Put your logo practically anywhere with customized vinyl stickers, die-cut in the shape of the logo. They can be used as event decoration, because they peel right off surfaces. Or hand them out at trade shows, as they also work well as laptop or window decals. Cost: from $6.99 per page. (877) 437-8825; stickeryou.com
Put 'Er There
These charger caddies are incredibly basic, but they will quickly become essential. The Socket Pocket attaches to any standard dual-socket electric outlet and provides a place to leave devices -- cell phone, PDA, music player -- while they're charging. Logoed, the chargers cost $3.95 each (with no setup fee for 500 or more pieces). (626) 698-1183; tbdpromos.com
No Taxi Necessary
When visiting major cities, attendees might be wary of traveling via an often convoluted public transportation system. World traveler Michael Brein has compiled pocket sightseeing guides for 20 cities, with advice on how best to use buses and subways to get around. The guides, the ideal length for a short visit, cost $12 each (including $2 for shipping and handling); 50 percent off for orders of 50 or more (some are available as iPhone apps for $1.99). (888) 800-8685; michaelbrein.com
RuMe reusable bags are extremely sturdy and have long handles and square bottoms for easier carrying. They come in so many patterns and sizes, you'll surely find one that attendees will want to save (and reuse). Bulk cost for medium-sized bags: $5.99 for 100; price includes a one-color logo. (303) 339-9609; rumebags.com
Believe it or not, a hot new combination in the foodie world is chocolate with beer. Organic, free-trade chocolate purveyor Theo offers Chocolate & Beer Pairing Kits, which contain five bars of the confection, plus instructions and a place mat for tasting notes. Host a pairing party (each kit can be used for up to 10 people), or give the kit as a gift. The company offers a wine-pairing kit, too. Each kit costs $24, with a 5 percent discount on orders over $500. (206) 632-5100; theochocolate.com
Frequent travelers not blessed with iron stomachs know how hard it is to maintain a calm digestive system when on the road. Vidazorb is a chewable probiotic (the so-called "good bacteria") supplement that helps smooth out such difficulties. Unlike most similar supplements, it doesn't need to be refrigerated. A 30-day supply costs $32. (866) 401-9672; vidazorb.com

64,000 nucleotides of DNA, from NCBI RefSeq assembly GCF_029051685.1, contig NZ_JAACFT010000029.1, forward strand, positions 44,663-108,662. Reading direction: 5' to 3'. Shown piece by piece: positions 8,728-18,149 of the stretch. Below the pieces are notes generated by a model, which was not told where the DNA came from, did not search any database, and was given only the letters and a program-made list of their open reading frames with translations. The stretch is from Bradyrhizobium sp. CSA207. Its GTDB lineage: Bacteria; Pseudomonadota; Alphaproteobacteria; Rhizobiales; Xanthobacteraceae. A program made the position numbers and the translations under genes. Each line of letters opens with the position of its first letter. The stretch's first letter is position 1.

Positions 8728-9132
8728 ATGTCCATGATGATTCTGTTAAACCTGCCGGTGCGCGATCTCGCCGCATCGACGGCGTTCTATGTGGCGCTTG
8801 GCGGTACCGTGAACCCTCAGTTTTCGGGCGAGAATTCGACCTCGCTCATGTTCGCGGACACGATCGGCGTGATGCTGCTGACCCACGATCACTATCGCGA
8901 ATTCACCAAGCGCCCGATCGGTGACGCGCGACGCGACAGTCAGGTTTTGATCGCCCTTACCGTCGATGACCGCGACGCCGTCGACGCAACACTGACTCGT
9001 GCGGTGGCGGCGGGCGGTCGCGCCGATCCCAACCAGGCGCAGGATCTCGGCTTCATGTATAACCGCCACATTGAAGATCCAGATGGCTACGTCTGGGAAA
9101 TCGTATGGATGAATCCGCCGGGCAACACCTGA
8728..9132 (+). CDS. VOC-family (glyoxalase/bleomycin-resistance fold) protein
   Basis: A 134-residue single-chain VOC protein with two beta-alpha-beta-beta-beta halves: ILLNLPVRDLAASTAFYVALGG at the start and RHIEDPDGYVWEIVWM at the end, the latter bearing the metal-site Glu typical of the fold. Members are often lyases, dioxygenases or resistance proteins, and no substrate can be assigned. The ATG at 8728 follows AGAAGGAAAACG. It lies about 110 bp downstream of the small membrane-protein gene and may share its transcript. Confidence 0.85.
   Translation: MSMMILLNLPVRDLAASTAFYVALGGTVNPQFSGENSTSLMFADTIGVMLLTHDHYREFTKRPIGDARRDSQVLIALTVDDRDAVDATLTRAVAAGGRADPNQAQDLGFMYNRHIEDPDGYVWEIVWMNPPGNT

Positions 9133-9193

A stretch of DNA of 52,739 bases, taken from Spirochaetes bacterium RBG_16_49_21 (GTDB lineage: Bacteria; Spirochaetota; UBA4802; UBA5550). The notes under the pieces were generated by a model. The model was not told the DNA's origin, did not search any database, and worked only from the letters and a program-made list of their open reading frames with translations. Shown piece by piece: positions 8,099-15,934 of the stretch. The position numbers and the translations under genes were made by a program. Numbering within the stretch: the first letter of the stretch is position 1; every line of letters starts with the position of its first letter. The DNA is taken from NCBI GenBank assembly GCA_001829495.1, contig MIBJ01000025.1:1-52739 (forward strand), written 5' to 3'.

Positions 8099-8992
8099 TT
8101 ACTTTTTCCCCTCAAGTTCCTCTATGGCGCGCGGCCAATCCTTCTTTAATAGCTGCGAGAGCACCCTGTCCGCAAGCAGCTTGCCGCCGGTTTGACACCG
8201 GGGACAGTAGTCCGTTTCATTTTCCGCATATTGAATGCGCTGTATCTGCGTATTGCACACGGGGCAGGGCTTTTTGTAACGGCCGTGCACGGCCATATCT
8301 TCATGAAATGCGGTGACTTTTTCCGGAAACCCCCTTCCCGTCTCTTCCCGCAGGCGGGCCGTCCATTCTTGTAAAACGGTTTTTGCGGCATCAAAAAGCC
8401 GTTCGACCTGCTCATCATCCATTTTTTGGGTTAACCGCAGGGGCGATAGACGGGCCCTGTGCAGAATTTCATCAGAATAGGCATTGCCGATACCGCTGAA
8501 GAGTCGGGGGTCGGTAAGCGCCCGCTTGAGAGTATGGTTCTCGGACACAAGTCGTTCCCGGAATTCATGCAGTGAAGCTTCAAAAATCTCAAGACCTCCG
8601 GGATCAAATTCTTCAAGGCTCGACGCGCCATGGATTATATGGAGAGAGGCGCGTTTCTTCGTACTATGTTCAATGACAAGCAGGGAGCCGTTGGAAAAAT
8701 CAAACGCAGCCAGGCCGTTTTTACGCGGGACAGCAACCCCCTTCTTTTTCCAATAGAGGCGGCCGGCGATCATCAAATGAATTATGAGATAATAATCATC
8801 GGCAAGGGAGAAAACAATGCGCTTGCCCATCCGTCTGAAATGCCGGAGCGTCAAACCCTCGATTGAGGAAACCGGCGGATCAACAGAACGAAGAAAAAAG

Given the hefty fees airlines charge for overweight bags, attendees (and planners) will appreciate having these luggage scales at home. Logoed scales cost $15.25 each for a minimum of 50, plus a $65 setup fee per color. (800) 628-3676 ext. 129; eagle411.com
Using a combination lock means there's no key to lose, but if you forget the number, you have to buy a new lock. These new TSA-approved luggage locks from Master Lock use letters instead of numbers, which means you only have to remember a four-letter word. The Set-Your-Own-Password Combination Locks cost $12.26 each. masterlocktsa.com
For those with back pain, sitting for hours in an airplane seat can be excruciating. Esther Gokhale, author of 8 Steps to a Pain-Free Back (888-557-6788; egwellness.com), suggests the following adjustments.
• Put a cushion (or rolled-up sweater) against the lower part of the seat, to allow the back to maintain its natural curve.
• When you feel pressure on your lower back, hinge forward from the hips, put your head in your hands, and rest your elbows on the open tray.
• When you want to nap, instead of leaning back, lengthen your spine and rest your head against the seat in front of you, with a pillow as a cushion.
Down to the Wire
Up to 15 devices and wires the modern traveler needs can be transported in the Cable Stable DLX. Those who don't travel with multiple gizmos and chargers will find the bag useful for toiletries. Cost: $39.95. Logoing and other customization is available. (877) 435-5679; skoobadesign.com
Colors of the Wind
To create the Air corner of The Elements event, Colorado destination management company DSC (970-476-6565; dsc-co.com) uplit freestanding white and silver fabric structures that quivered when a fan blew across them. Staff also hung colorful bird puppets among the "clouds." Light and fluffy desserts were brought out by "angels" -- servers wearing white. And guests enjoyed the outdoor oxygen bar.
In an event themed around The Elements, Colorado destination management company DSC (970-476-6565; dsc-co.com) created the Fire corner with lots of orange colors and real fire. Tables were covered in red velvet, and the flowers were birds of paradise and burnt-orange roses. Organizers lit candles of varying heights atop tables and the bar, and served red martinis, cinnamon liqueurs and flaming Dr. Peppers. In the cold drinks: ice cubes that blinked orange and red. The company also hired fire performers to entertain the group.